Speaker 4:                           Well, let’s say skipping any type of drug treatment first.

Dr. McClain:                        Then you try and figure out what could be causing the low testosterone, the things we mentioned, and this is all part of the history. I mean, if you’re a practitioner, you know this is where we get it all, or 80% of it, let’s find out what’s going on. Is stress the issue? Is this person carrying way too much fat? Is there again, a problem with pituitaries or some sort… Prolactinoma is another one. I mentioned a microadenoma. There’s different things that could affect him physiologically that wouldn’t involve drugs to fix. Sometimes they go in, they usually go in through the roof of the mouth and they find something on the pituitary and they scrape off this little piece and things go back to normal, so to speak, the function of the pituitary anyway, and its effect on Luteinizing hormones.

                                                So yeah, you do some detective work and find out what could be the cause. Again, like you said, I skipped it and I shouldn’t, and I almost did again, but environmental exposures. This guy lived next to power lines, he’s lived next to a chemical factory. I mean, these are all important things. He’s a mechanic. So exposure, believe it or not, to oil, if he’s not using gloves, I mean that was the only way of doing it. I mean, we didn’t do that when we were working on the car. Come on, that’s a nerd who puts on gloves. Well now you better because long-term exposure to just motor oil can really mess you up.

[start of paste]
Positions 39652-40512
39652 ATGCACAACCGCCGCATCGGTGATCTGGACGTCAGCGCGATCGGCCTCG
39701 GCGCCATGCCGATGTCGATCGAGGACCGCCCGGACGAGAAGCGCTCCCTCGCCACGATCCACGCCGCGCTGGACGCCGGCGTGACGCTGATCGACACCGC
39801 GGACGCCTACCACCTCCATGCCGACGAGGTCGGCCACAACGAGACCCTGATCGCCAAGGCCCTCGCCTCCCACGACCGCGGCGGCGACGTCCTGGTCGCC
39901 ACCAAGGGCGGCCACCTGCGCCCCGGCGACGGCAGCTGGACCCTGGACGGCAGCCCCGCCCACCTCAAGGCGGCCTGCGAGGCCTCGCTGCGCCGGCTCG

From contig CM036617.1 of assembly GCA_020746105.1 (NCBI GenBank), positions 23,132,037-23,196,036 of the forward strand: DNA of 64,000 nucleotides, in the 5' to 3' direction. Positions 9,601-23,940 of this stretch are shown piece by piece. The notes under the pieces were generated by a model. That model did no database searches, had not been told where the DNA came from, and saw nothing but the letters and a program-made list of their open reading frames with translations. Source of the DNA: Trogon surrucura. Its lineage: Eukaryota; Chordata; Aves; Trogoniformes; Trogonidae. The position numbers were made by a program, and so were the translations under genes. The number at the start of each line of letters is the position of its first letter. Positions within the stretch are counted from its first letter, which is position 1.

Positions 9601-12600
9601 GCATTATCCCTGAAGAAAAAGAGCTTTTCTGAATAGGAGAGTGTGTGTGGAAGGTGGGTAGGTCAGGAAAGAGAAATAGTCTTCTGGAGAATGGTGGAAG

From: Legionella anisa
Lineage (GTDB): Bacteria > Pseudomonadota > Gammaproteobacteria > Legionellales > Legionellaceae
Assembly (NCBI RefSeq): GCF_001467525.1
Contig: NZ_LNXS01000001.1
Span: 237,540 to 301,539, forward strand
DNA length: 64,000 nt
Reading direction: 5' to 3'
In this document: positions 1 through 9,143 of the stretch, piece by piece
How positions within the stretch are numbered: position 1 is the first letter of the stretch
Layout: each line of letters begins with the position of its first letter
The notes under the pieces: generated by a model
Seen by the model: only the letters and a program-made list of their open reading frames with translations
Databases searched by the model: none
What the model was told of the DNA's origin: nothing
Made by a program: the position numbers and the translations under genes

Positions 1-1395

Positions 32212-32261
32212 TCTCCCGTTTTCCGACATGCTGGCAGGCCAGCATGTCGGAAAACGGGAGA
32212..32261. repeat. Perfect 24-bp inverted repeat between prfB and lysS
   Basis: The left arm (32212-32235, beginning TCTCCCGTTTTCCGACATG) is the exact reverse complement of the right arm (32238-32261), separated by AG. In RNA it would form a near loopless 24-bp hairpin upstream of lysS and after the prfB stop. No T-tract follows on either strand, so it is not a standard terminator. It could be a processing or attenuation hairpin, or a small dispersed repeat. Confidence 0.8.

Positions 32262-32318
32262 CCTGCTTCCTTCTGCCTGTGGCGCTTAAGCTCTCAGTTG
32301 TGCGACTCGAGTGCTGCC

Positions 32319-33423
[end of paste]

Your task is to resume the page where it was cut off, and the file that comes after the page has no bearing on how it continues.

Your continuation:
Dr. Weitz:                            Now what about for the patient who has symptoms of low testosterone? Let’s say they do have low testosterone, but they don’t want to go on testosterone. What are the other drug treatments that you’ll use and what protocols do you find effective?

Dr. McClain:                        So even if the gonads are not working as they should, so to speak, like they did when they were 20. It should, that’s not the right way to put it. But we can still get the last bit of work out of them by using things to stimulate them to produce more testosterone such as luteinizing hormone, actually not analogs, but homologs, HCG human chorionic gonadotropin, it’s so close in nature, we have to call it a homolog rather than analog. That’s something that you would inject anywhere from two times a week or more typically to override the system and tell the testicles to do more work. The other way to do that is secondarily by blocking the perception of estrogen, something called SERM, selective estrogen receptor modulator. Tamoxifen is one that’s well known because it came to the floor with a treatment of estrogen-sensitive cancers.

Speaker 5:                           Is anastrozole the same like tamoxifen?